The two couples leave on a short break and sparks fly where they shouldn’t. Drinking Buddies really is very similar to Lynn Shelton’s comedy-drama Your Sister’s Sister. Both films contain no frills, quality character interaction in a small space – namely a remote cabin – although the latter is slightly more serious and drama-heavy. The nature of this genre is that the naturalistic chit-chatter overshadows the plot, which can be a great thing. Drinking Buddies is funny, although not from jokes or try-hard gags, just from the characters connecting and having fun. There’s something warming about watching laughter that seems completely genuine. This approach relies on effective performances, and the leads in this film pull it off well. If only there could be more films like this; films that entertain rather than challenge yet remain intelligently, acutely observed. Drinking Buddies will certainly fill the little-mumblecore-gem shaped hole in your life.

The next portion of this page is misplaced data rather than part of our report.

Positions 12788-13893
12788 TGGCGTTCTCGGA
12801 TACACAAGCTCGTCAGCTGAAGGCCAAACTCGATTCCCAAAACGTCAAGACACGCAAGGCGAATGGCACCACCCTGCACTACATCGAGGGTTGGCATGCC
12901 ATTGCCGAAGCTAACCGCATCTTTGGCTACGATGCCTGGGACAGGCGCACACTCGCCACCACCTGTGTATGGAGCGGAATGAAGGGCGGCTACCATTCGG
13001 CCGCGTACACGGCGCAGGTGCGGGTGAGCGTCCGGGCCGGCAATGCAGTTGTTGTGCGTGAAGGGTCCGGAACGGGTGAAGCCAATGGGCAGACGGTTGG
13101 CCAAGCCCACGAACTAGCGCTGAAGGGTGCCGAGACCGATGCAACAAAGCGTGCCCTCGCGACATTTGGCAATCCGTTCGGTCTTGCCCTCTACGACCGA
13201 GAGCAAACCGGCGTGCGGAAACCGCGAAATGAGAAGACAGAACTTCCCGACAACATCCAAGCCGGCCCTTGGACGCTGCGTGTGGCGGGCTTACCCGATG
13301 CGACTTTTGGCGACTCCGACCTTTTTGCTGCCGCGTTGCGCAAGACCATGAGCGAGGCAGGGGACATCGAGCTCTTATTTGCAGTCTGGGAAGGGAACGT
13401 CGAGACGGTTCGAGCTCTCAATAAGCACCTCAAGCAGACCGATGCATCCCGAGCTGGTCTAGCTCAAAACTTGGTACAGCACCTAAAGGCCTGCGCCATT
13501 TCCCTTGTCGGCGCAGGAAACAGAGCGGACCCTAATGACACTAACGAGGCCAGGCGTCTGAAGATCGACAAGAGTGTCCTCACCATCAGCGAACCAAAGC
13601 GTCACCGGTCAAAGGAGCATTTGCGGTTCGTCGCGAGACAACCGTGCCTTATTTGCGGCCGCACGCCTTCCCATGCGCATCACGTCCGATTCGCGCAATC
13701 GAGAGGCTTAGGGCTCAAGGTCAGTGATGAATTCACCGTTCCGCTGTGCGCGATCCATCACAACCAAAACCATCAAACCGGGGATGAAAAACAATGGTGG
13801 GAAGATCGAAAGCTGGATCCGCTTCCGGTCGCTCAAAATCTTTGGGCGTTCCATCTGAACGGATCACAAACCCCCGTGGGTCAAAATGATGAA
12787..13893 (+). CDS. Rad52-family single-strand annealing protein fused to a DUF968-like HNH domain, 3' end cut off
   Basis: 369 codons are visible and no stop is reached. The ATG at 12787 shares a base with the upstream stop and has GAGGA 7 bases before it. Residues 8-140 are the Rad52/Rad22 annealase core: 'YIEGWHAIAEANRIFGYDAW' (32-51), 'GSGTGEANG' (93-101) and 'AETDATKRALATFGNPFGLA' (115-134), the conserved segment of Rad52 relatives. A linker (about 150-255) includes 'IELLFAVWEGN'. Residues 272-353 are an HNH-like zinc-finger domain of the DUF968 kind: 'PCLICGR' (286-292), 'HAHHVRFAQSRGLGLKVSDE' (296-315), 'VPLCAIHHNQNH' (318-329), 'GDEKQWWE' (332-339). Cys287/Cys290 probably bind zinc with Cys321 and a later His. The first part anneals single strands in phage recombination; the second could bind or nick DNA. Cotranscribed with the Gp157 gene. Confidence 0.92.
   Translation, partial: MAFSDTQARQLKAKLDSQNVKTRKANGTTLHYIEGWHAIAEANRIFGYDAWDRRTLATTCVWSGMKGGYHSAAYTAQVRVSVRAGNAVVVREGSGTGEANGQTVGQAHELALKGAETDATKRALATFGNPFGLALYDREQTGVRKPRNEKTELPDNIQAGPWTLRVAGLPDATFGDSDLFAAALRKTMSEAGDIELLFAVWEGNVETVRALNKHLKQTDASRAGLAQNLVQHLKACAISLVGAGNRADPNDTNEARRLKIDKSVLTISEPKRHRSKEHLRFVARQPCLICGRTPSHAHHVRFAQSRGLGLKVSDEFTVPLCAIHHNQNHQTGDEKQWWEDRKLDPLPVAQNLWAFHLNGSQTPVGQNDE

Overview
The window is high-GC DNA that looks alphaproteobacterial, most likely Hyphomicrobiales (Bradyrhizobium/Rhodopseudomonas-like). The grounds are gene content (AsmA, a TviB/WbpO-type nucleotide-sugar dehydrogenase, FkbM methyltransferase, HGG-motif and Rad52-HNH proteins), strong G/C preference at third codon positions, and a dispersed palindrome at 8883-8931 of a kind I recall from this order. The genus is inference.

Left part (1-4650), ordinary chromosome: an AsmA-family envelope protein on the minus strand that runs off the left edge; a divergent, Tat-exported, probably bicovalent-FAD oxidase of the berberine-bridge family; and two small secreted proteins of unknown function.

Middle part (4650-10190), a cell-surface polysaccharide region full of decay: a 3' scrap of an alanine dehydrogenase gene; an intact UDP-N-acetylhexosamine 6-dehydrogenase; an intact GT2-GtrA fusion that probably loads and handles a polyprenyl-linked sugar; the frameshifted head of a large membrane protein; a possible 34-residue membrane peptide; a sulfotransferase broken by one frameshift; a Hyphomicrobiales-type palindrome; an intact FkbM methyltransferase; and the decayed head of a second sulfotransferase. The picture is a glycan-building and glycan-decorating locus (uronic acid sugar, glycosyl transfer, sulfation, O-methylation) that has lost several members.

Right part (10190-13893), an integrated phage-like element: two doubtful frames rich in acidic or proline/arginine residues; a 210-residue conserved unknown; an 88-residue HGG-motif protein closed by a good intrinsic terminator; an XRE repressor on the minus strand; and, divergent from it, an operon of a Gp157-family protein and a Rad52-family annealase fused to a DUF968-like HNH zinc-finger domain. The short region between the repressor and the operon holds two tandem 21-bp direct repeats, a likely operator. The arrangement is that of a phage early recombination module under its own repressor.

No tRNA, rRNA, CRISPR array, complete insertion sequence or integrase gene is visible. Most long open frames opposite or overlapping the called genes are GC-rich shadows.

This review comes from a screening at the 57th BFI London Film Festival 2013 (LFF 2013).

Sarah Prefers To Run Review - London Film Festival 2013

Sarah prefers to run review